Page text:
Does Kingdom Hearts really need to be this complex? For a series based largely within the confines of the Disney universe, it’s amazing just how convoluted the overarching narrative has become. With Kingdom Hearts 3 somewhere on the horizon, it’s understandable that Square Enix and Disney would want to get players up to scratch before the final part of the trilogy makes its much delayed bow (especially given the fact that the last mainline release was on PS2 way back in 2005).
The thing is, while Kingdom Hearts 3 will be the final part of the trilogy, in actuality, it’ll be the 67th game in the series (ok, so it’ll actually be like the 9th, but you get my point). Between mobile, handheld and console spin-offs, the story has slowly built up to create a surprisingly deep and occasionally obtuse narrative. It’s far from incomprehensible, but for those who wish to hit the ground running when Kingdom Hearts 3 finally comes out, this is where the ludicrously named, Kingdom Hearts 2.8 Final Chapter Prologue comes into play.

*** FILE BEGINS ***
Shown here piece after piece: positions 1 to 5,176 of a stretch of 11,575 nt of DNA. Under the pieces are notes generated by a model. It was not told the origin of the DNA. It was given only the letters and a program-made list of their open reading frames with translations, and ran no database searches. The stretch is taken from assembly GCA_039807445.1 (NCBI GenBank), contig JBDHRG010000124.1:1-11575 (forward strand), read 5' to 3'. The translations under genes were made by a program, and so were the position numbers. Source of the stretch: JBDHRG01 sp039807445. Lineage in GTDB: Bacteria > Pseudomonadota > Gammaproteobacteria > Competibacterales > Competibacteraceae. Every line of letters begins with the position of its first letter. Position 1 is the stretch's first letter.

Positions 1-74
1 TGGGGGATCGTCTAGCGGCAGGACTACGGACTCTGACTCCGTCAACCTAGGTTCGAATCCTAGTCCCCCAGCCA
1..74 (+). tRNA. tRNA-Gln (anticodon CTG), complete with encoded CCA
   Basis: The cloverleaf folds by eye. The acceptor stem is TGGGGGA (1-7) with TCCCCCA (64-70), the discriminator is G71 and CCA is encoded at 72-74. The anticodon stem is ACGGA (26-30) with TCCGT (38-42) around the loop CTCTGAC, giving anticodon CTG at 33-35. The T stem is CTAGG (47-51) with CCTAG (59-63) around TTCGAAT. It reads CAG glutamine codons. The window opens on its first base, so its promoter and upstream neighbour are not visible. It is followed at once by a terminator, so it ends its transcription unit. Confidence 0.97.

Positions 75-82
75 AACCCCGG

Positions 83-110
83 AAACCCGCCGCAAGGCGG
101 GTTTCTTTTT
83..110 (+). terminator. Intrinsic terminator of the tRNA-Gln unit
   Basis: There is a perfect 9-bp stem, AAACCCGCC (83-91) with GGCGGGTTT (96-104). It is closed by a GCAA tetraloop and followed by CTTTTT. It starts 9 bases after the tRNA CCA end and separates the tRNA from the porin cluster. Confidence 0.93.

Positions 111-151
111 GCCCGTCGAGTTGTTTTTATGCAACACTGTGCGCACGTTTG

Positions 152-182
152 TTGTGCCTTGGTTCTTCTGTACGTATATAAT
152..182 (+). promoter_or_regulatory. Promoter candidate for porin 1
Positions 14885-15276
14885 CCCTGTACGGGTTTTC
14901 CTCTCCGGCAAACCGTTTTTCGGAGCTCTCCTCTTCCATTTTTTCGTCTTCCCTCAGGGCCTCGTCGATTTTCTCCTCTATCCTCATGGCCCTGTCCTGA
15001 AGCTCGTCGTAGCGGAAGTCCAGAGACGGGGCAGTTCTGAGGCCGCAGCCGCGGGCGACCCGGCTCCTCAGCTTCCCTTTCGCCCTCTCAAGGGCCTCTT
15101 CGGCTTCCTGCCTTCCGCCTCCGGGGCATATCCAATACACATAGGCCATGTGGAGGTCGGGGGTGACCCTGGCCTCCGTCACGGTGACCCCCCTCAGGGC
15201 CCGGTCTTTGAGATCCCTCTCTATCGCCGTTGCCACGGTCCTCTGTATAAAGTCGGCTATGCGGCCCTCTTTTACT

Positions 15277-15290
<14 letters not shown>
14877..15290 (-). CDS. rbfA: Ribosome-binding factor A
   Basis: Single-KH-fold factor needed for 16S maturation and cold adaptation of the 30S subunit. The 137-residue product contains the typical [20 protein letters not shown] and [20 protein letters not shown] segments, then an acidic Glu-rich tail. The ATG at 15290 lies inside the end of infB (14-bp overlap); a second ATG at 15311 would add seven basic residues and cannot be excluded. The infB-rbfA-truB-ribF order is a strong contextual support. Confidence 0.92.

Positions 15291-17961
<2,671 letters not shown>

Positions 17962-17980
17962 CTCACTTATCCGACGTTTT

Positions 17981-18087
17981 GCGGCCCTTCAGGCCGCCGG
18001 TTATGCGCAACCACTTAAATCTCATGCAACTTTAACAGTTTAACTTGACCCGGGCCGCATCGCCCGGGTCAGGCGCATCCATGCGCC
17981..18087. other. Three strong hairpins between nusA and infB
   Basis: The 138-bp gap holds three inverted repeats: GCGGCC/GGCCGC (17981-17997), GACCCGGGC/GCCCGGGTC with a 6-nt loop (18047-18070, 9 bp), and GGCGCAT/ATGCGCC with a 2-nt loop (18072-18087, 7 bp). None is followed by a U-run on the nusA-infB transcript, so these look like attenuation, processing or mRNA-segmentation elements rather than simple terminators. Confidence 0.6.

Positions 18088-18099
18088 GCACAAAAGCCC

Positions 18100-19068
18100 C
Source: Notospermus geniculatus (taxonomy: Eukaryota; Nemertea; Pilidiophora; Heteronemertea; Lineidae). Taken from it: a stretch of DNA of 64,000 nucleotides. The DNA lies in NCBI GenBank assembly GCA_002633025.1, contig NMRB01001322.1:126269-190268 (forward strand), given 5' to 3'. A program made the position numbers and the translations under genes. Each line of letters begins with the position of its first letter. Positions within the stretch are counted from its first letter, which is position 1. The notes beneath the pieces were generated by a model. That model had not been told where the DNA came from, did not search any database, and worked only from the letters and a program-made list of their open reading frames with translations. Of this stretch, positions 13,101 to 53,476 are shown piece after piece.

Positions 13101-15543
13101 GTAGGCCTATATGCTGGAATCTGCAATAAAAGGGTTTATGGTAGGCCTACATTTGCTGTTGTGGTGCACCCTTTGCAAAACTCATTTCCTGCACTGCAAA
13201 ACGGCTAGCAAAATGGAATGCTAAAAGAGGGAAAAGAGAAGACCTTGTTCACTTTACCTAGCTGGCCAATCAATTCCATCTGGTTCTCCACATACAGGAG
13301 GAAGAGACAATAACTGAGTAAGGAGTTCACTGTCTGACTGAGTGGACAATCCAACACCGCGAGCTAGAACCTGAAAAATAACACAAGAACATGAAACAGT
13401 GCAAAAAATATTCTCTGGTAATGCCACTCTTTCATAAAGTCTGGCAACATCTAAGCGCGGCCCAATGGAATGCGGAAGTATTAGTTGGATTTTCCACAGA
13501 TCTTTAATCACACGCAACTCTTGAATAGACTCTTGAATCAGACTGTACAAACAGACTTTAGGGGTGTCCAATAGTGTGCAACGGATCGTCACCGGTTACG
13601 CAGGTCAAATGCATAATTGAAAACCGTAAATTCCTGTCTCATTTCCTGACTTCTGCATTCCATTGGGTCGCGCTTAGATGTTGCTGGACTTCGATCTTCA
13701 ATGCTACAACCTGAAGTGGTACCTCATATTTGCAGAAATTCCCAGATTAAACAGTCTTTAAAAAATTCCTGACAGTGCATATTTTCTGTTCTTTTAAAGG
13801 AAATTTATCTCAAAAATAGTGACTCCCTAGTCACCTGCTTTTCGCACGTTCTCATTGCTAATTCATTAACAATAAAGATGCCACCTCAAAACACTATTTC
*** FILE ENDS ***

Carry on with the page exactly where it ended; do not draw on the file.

A sort of three in one package (sort of), Final Chapter Prologue does a great job of filling in the blanks in the lead up to 3 while also delivering a first taste of how Kingdom Hearts 3 is likely to play. Much like Metal Gear: Ground Zeroes, Final Chapter Prologue provides an all too brief glimpse at the future of series, only here, while delivering less new content than Ground Zeroes did, it does come packed alongside an often bewildering 1 hour CG movie and a completely re-mastered version of the little played 3DS game, Kingdom Hearts: Dream Drop Distance HD.